Courtney Summers’ The Project tells a story about a cult that feels a little too real—and chills you right to the bone.
Gloria “Lo” Denham and her older sister Bea have always had a special bond, a bond that only sisters can share. However, Lo hasn’t seen her sister since a semi hit their family car six years ago, leaving their parents dead and Lo clinging to life in a hospital bed. Overcome by grief and fear of losing the only family member she has left, Bea is very vulnerable when she is approached by Lev, a young man who promises her peace and life for her sister—if she joins the Unity Project.
Now Lo is all alone, working for an up-and-coming news outlet as a secretary, dreaming of working as a news writer. One day while waiting for the train, she meets a young man who is part of the Unity Project right before he throws himself in front of a train. In the face of this tragedy, Lo sees her chance to write a viral story and finally gain her sister back.
To the eyes of most New Yorkers, the Project is a well-meaning charity, speaking a message of hope and providing extremely generous charity for those in need. But Lo is convinced that something lurks beneath the surface. Her sister would never leave her behind and cut off contact for no reason… would she?
At first, those high up in the Project don’t want anything to do with Lo. They know she doesn’t trust them, and though they claim they have nothing to hide, they fear she will twist them into something they are not. After significant pressure, however, they finally allow her full access to write a profile about their organization. Despite being highly suspicious, the more time she spends with Project members, the more Lo starts to wonder if there is some truth to the fiction. She always believed peace couldn’t be found on earth, but perhaps her prejudice has clouded her judgement. Perhaps she’s been wrong about the Project the whole time.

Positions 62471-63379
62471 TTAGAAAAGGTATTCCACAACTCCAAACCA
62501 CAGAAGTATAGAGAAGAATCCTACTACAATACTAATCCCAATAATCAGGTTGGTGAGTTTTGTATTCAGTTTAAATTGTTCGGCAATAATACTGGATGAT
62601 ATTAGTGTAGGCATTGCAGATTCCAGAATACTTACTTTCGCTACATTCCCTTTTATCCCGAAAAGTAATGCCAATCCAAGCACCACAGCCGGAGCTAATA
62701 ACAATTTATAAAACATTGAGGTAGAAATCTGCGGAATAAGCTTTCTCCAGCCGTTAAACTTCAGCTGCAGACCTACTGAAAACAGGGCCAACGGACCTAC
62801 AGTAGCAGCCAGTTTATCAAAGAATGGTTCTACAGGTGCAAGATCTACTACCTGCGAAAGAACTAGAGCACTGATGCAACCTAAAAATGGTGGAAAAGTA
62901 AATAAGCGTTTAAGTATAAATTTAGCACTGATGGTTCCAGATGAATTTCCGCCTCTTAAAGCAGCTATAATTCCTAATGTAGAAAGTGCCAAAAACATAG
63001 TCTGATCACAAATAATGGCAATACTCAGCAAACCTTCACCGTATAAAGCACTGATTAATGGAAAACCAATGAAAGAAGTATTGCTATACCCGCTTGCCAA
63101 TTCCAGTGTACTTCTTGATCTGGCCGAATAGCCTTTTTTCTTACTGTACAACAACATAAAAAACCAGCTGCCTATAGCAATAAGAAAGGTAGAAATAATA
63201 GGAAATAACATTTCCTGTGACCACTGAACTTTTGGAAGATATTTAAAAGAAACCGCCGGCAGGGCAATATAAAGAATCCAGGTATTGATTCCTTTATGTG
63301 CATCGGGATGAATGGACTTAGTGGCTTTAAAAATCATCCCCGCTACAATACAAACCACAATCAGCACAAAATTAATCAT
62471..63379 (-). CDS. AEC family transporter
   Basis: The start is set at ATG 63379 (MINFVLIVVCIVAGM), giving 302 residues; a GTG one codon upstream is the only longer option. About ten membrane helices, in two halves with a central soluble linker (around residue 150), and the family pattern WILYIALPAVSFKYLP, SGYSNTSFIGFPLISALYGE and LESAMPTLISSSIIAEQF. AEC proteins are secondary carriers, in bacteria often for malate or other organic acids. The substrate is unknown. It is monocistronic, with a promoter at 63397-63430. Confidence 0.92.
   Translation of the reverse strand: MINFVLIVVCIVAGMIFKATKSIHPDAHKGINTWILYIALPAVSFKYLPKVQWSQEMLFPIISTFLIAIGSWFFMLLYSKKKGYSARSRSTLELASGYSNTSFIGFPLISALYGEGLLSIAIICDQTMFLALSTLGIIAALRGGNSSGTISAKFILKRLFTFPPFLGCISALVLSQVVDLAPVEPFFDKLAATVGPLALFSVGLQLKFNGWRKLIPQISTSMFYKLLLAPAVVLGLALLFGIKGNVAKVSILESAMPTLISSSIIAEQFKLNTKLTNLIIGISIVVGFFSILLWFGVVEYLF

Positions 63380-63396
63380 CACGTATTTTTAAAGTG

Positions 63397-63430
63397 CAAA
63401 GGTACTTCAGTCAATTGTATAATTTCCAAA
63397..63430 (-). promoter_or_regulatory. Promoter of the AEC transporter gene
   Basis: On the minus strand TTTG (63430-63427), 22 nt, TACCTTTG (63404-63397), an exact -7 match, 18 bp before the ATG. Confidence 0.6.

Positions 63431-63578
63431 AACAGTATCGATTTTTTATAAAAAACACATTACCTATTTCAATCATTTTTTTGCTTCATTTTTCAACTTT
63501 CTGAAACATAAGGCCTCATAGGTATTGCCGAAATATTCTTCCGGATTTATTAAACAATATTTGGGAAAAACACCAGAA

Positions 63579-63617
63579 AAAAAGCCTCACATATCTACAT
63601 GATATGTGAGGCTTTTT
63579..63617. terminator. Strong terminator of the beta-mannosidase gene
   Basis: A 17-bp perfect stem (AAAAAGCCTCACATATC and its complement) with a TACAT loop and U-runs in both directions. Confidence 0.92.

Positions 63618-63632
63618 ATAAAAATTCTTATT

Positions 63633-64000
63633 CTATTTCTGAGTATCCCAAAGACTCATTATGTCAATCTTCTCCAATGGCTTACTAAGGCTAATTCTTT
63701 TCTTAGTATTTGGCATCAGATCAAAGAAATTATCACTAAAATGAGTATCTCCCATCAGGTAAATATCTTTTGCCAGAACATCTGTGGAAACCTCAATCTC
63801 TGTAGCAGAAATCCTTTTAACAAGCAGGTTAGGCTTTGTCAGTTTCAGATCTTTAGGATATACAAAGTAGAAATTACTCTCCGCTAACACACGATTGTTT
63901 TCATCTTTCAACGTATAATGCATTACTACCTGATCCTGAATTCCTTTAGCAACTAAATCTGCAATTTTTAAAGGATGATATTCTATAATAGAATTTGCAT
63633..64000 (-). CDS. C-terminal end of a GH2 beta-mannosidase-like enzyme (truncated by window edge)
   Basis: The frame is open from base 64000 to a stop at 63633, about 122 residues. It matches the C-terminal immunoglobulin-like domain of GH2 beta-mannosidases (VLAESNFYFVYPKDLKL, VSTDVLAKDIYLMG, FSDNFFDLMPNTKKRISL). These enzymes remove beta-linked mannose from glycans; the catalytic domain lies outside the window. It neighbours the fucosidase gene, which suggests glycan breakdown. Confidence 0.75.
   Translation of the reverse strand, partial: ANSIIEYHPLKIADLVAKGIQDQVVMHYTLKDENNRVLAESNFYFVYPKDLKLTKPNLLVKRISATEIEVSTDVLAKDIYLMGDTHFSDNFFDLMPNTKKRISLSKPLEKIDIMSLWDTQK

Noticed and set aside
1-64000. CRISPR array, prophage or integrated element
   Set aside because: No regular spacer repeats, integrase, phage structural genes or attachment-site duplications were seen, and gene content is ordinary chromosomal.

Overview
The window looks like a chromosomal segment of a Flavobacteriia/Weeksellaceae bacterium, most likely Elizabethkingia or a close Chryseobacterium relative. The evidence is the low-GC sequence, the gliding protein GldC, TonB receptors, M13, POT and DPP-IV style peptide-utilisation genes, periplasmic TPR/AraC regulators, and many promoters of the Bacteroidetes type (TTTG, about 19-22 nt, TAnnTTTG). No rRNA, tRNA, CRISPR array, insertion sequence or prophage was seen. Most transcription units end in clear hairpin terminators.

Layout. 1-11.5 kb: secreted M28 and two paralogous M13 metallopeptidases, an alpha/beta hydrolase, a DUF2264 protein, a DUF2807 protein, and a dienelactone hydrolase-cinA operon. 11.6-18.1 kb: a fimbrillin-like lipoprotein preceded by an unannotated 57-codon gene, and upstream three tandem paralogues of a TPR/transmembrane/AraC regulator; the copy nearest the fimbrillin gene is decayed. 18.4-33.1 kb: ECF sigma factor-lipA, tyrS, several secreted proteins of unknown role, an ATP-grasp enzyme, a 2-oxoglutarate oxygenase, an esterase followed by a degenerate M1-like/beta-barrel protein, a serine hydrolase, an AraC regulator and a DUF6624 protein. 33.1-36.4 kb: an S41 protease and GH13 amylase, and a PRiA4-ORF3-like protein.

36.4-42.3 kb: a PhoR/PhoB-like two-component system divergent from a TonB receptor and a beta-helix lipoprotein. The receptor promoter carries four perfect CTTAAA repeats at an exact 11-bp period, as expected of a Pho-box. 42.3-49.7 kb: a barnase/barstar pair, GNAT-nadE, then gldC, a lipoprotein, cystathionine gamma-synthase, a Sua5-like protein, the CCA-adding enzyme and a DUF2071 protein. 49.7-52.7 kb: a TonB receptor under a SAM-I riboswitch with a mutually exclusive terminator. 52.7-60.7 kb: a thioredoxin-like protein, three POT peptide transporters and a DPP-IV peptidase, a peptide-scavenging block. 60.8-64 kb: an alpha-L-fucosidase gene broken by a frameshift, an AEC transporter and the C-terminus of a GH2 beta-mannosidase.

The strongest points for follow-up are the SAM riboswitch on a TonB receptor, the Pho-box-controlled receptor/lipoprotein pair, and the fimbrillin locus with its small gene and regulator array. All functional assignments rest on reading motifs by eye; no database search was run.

When I picked up my first Courtney Summer’s book, I was immediately pulled in by prose that never let me go. She places you right in the main character’s head, and her words not only flow seamlessly, but are cold, biting, and intense, just like the world they draw you into. The prose is unforgiving, and The Project is no exception. This prose also fit Lo, who I personally didn’t love. I found her hard to relate to, but I think she was a good fit for this story.
The area where this story shone was everything related to the Unity Project. Summers was able to capture all the nuances of a cult—both their perceived kindness and the sly dark underbelly. Each character offered a different view into the organization and how it affects peoples’ lives: some are cold and come from traumatic pasts, some are kind and long to see a better world. All are lost. Reading this novel was a sobering reminder of why cults are so prevalent in our society today.
Although I wanted to love this book, for some reason, I didn’t love it as much as Sadie. I’m still struggling to put my finger on it, but I think part of it stems from how the story is told. Half is from Bea’s perspective in her early days at the Project, and the other half is Lo’s in the present day. While hearing Bea’s thoughts was interesting, I felt that it took away from the pacing. Her parts were unnecessary and hearing them actually leached some suspense out of the reading experience.
That aside, I did love the sister aspect of the story. They do not interact over the course of the novel, but Bea’s guilt over leaving her sister and Lo’s resentment over being left are highly prevalent. It’s such a different sibling relationship from the one we usually see in novels, but that’s why I think I enjoyed it so much. It felt honest.
Overall, while this was not my favorite novel from this author, I thoroughly enjoyed reading it, and for fans of Courtney Summers or just wild rides, I highly recommend this book!